Reflecting on how cars have come to shape our lives and our cities, George Monbiot sums up why we need to grasp the opportunities to not only tackle air pollution but to forge a sustainable transport system:

“In this age of multiple emergencies – climate chaos, pollution, social alienation – we should remember that technologies exist to serve us, not to dominate us. It is time to drive the car out of our lives.” (5)

The consultation runs until 17th May to allow the councils to submit their final plans to government in July. Responses can be submitted through the consultation website here. For a more detailed examination of the proposals, I would refer you to this excellent blog post by Space for Gosforth.


References

  1. Consultation website, Breathe-cleanair.com
  2. “Transport emissions in the UK have declined by only 2% since 1990.” Cars are killing us. Within 10 years, we must phase them out. Guardian, 7 March 2019
  3. “Despite regular warnings by car lobbyists of a ‘war on the motorist’, between 1980 and 2014 the cost of motoring fell by 14 per cent – but in the same period, bus fares increased by 58 per cent.” Driving a car is getting cheaper and cheaper while trains and buses just keep getting more expensive. Independent, 3 July 2015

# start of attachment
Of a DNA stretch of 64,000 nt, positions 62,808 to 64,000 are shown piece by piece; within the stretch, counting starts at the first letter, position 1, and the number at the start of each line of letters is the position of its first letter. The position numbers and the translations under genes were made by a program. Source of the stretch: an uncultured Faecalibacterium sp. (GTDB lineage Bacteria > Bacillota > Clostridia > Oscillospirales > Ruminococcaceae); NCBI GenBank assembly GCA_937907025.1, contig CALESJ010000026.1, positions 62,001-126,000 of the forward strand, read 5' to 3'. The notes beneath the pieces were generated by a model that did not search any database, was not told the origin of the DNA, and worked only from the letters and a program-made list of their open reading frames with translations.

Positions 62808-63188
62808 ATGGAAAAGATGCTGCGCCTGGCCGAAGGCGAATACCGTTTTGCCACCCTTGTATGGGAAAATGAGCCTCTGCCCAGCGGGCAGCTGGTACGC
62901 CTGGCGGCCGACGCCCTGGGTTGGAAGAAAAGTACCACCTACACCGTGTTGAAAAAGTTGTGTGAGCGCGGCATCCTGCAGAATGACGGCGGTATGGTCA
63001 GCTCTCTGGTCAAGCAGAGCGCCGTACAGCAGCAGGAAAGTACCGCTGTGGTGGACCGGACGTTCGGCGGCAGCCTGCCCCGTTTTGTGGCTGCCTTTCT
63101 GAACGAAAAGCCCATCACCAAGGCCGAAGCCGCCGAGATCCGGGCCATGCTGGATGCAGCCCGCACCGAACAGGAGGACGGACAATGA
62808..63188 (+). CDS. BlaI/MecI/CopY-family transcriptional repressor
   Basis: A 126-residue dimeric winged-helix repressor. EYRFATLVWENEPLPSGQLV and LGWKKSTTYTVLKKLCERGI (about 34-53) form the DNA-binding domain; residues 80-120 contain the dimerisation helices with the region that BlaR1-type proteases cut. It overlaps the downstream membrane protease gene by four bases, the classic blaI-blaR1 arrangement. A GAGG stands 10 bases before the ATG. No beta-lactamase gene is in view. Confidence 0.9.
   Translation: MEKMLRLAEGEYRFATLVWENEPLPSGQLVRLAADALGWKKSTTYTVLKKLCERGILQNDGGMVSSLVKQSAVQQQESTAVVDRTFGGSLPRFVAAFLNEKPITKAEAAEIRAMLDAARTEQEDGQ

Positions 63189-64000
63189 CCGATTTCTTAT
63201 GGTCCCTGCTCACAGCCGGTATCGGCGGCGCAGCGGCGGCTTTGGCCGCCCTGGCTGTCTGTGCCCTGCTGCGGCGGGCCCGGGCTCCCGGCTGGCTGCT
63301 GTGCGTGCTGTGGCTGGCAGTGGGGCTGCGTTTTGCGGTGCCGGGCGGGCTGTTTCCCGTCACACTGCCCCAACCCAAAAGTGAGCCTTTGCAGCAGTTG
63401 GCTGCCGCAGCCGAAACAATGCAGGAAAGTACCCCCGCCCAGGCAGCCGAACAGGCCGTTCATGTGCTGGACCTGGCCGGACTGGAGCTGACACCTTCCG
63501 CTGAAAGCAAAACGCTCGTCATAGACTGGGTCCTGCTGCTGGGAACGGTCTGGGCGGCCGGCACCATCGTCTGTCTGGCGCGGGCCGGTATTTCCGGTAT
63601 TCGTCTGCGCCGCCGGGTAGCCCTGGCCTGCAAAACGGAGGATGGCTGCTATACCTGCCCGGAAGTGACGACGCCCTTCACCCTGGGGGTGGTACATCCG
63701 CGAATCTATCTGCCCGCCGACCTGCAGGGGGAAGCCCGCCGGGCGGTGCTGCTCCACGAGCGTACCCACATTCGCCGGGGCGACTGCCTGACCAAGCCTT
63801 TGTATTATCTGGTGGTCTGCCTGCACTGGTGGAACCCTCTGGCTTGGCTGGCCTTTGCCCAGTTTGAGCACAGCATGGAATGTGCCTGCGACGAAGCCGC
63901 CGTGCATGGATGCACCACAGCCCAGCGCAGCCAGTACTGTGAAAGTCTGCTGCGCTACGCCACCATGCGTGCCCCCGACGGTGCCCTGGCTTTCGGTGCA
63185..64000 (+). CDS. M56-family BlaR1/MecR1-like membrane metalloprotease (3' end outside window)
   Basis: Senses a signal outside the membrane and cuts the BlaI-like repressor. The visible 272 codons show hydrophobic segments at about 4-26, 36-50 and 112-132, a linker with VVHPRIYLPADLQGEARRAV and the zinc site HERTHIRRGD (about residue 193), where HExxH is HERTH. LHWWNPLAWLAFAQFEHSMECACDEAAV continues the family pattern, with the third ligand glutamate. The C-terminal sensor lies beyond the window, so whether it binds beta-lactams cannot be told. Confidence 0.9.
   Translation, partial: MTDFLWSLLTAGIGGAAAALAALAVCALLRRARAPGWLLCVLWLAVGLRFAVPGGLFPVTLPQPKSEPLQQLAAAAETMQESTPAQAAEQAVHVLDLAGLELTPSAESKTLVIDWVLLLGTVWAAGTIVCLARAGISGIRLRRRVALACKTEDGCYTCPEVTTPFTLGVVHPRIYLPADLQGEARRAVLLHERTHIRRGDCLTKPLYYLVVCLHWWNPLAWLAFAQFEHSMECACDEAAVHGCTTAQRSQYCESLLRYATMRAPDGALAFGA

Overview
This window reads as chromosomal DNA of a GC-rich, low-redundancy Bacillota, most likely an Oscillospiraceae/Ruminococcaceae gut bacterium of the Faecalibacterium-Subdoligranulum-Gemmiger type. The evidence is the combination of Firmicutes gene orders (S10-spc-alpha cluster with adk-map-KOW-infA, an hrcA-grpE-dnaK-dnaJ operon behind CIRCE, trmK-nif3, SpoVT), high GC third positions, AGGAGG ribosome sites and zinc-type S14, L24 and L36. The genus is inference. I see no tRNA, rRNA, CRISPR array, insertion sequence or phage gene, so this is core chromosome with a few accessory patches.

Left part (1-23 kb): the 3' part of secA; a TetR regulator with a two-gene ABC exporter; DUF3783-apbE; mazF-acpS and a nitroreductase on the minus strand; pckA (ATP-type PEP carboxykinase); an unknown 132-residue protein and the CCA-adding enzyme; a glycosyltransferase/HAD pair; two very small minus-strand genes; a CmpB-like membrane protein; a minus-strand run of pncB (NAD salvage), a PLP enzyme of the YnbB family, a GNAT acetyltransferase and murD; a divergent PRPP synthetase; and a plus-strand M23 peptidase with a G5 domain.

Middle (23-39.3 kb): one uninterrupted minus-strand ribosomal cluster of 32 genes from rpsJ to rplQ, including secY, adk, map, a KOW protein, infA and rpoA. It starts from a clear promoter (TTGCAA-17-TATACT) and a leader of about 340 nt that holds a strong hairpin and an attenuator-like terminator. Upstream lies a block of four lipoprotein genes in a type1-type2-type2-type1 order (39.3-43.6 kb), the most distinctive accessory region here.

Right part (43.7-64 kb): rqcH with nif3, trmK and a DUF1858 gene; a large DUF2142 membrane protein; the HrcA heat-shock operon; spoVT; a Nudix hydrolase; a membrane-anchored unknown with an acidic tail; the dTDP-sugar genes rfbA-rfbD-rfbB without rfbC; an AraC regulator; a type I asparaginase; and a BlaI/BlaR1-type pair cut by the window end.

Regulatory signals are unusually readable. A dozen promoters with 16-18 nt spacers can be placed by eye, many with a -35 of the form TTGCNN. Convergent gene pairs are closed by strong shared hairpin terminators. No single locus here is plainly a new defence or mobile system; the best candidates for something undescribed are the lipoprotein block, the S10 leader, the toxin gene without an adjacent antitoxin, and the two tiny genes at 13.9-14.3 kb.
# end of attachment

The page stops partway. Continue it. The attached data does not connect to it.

4. “The North East has historically low levels of car ownership, with 36.8% of households in Tyne and Wear without access to a car or van, a figure which rises above 70% in some wards.” P.12, Air Quality Feasibility Study, Strategic Case, 2019, by the joint councils.
  5. (ibid)

About Adam Vaughan

Adam Vaughan is an architect with a passion for low-energy environment-friendly buildings. After working abroad in Paris and Dublin, Adam returned to his native Newcastle in 2005 to join JDDK Ltd, a practice with a reputation for environmentally low-impact design, where he is now a Director.